International Monetary Fund (IMF) Resident Representative for Pakistan Esther Perez Ruiz said on Wednesday that discussions between Islamabad and the international moneylender on the ninth review of $7bn Extended Fund Facility had been “productive” so far.
Pakistan entered a $6bn IMF programme in 2019, which was increased to $7bn earlier this year. The programme’s ninth review is currently pending with remote talks being held between IMF officials and the government for the release of $1.18bn.
“Discussions to date in the context of the 9th review have been productive, and have enabled a revision to the macroeconomic outlook post floods as well as an in-depth evaluation of fiscal, monetary, exchange rate, and energy policies adopted since the completion of the combined seventh and eight reviews,” Ruiz told Dawn.com.
She added that the IMF “looks forward to continue the dialogue over policies that adequately address the humanitarian and rehabilitation needs from the floods while also preserving fiscal and external sustainability given available financing”.
Earlier, Dawn reported that Pakistan and IMF had had a round of engagement on November 18 but could not finalise a schedule for formal talks on the overdue ninth review.
The talks, originally due in the last week of October, were rescheduled to Nov 3 and then kept on facing delays following gaps in estimates by the two sides.
Earlier this month, Finance Minister Ishaq Dar’s interview on a private television channel raised eyebrows when he said he was not concerned whether the IMF team arrived in Pakistan for the ninth review, indicating that there may be an impasse in the ongoing talks.
Appearing on Geo News, the finance minister was questioned about the delayed arrival of the IMF team to which he said: “I don’t care if they come. I don’t have to plead before them. I have to look at Pakistan’s matters.”
A Dawn report last month said Pakistan was behind on multiple performance criteria essential for the completion of the review, with authorities hinting they had asked for some waivers from the financial institution.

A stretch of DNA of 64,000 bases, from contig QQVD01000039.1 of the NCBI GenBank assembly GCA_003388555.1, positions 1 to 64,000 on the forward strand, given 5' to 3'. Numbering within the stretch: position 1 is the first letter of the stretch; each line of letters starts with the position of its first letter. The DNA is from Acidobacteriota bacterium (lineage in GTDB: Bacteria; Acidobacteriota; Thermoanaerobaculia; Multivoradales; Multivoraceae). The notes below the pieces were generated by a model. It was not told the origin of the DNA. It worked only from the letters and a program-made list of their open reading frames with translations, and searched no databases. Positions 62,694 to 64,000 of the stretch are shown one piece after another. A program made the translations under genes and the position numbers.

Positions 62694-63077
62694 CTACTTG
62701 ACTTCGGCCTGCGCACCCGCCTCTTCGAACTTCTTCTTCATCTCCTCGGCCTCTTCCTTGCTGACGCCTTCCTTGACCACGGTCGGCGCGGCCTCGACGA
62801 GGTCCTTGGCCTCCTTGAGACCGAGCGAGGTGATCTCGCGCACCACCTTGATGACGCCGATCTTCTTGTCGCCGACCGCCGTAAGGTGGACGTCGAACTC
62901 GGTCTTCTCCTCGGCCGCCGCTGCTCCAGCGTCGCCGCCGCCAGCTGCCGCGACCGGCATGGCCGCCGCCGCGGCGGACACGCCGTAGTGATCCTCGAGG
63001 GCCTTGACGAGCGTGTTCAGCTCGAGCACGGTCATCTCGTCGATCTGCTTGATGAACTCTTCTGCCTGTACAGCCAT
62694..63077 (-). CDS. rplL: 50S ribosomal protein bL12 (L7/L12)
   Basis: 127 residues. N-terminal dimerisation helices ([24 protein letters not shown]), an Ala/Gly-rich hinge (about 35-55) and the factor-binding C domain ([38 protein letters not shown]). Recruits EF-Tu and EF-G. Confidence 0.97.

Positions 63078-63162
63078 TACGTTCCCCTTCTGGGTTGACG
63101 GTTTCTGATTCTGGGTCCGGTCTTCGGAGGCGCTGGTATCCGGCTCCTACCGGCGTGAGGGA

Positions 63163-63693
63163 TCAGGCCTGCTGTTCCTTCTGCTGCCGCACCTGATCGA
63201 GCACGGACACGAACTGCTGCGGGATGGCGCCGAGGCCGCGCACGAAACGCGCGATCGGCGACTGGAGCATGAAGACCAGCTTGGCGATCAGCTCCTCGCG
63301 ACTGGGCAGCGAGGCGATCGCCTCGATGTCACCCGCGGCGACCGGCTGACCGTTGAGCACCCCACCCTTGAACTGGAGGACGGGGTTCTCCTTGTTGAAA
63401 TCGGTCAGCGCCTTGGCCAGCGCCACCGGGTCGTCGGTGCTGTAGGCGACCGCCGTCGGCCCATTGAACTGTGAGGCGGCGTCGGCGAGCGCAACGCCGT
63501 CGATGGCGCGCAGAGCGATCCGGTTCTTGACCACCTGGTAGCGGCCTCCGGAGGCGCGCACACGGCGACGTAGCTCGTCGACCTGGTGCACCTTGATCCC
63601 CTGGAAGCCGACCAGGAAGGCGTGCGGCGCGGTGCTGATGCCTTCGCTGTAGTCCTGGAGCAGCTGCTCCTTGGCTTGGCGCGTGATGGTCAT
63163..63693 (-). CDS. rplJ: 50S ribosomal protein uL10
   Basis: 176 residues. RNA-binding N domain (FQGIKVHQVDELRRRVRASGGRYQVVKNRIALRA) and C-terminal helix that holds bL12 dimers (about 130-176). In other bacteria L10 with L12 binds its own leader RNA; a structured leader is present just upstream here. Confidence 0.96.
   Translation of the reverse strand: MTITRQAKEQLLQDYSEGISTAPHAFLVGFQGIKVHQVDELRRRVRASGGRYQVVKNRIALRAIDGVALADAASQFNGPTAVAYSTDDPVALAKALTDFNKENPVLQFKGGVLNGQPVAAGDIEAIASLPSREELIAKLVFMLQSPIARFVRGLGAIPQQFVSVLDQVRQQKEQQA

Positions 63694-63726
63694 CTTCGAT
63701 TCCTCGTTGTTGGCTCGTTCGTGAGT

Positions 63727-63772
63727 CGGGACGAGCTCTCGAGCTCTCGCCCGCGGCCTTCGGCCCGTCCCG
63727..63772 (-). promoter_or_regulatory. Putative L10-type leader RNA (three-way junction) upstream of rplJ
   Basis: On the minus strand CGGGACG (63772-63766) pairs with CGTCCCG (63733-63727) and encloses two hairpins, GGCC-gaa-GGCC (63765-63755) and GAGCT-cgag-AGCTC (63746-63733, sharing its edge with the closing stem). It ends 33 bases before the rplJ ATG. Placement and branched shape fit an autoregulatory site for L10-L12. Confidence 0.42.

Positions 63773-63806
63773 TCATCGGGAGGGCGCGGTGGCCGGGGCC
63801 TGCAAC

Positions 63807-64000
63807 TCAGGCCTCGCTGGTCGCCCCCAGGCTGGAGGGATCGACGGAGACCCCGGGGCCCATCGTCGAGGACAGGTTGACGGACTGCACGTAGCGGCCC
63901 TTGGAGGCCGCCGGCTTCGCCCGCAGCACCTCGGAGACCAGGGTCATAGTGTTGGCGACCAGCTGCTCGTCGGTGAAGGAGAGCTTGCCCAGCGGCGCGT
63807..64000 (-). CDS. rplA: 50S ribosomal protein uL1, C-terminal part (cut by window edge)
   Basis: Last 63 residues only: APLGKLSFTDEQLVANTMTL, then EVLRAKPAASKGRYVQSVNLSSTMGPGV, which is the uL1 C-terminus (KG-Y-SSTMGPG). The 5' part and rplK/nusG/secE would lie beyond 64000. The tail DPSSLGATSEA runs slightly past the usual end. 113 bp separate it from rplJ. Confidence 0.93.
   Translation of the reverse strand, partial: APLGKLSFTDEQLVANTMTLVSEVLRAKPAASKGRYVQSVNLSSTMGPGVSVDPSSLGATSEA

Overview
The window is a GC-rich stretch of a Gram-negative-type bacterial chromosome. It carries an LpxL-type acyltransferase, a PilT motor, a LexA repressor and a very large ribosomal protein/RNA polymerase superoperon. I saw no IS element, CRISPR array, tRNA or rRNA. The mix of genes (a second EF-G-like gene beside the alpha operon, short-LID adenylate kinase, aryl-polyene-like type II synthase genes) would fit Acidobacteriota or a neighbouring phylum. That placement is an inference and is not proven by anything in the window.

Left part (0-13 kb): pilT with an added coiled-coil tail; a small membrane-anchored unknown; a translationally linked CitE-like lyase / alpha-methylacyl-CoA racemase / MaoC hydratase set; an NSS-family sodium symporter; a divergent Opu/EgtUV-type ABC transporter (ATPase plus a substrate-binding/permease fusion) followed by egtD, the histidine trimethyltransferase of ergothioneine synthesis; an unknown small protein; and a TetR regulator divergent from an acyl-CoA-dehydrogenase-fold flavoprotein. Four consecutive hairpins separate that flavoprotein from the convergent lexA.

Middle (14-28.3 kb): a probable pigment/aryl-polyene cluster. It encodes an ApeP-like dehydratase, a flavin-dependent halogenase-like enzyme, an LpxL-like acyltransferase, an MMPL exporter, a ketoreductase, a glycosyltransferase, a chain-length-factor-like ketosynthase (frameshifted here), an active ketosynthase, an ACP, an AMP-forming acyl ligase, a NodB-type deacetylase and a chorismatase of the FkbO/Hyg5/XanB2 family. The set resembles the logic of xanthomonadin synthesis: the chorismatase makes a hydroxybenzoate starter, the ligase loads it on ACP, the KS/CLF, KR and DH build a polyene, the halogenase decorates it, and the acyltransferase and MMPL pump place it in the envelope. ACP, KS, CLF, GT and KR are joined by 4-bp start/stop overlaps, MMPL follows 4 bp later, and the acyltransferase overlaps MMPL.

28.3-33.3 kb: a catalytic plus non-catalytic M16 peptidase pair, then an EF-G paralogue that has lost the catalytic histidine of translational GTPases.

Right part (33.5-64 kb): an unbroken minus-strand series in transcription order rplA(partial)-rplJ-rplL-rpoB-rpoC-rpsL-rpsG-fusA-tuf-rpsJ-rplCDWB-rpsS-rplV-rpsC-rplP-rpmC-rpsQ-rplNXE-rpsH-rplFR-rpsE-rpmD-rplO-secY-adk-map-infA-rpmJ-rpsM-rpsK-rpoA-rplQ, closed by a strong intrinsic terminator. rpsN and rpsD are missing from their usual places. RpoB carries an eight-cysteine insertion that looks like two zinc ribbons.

For its part, the IMF said in a statement that Pakistan’s “timely finalisation” of a recovery plan from floods was essential to support discussions and continued financial support.
‘Must complete IMF programme for Pakistan’s credibility’
The finance minister addressed the delay in the ninth IMF review again today, stressing the need for Pakistan to complete the programme.
Speaking at the Second Pakistan Prosperity Forum, he said: “I don’t blame the Fund, but let me say that the ninth review in totality — all performance criteria are in order. Had they come in October and reviewed, the ninth review would have been over.”
Dar added, “I don’t want to indulge in global politics, but I did request them to come in late October or early November. They chose not to.”
The finance minister, however, also acknowledged that Islamabad had created a “credibility gap” between the two parties.
“Once you commit to agreed conditionalities … you should implement them,” he said, asserting that a party was “ethically” and contractually“ bound to implement conditions agreed between two sides.
After agreeing “on a roadmap [with the IMF], your country and the previous government chose not to implement [the agreed conditions] and reversed what they had done earlier.
“That has created a credibility gap.”
In light of this experience, the finance minister added, the IMF now wanted the government to share with them plans for the next three quarters.
Moreover, he said, the Fund also required the government to demonstrate how it would meet the needs of $16bn for flood reconstruction and rehabilitation.
“Reconstruction and rehabilitation [efforts] are going to take five to seven years and to worry about it now — I won’t say that beggars are not choosers but lenders have their own wish list,” Dar said.
But, he added, “my endeavour is to complete the programme.
“Let Pakistan have the credit for completing the programme for the second time … I wish for the credibility of Pakistan that we complete this programme.
“I may personally disagree with many things, but I am trying to provide everything and anything. My team is at it.”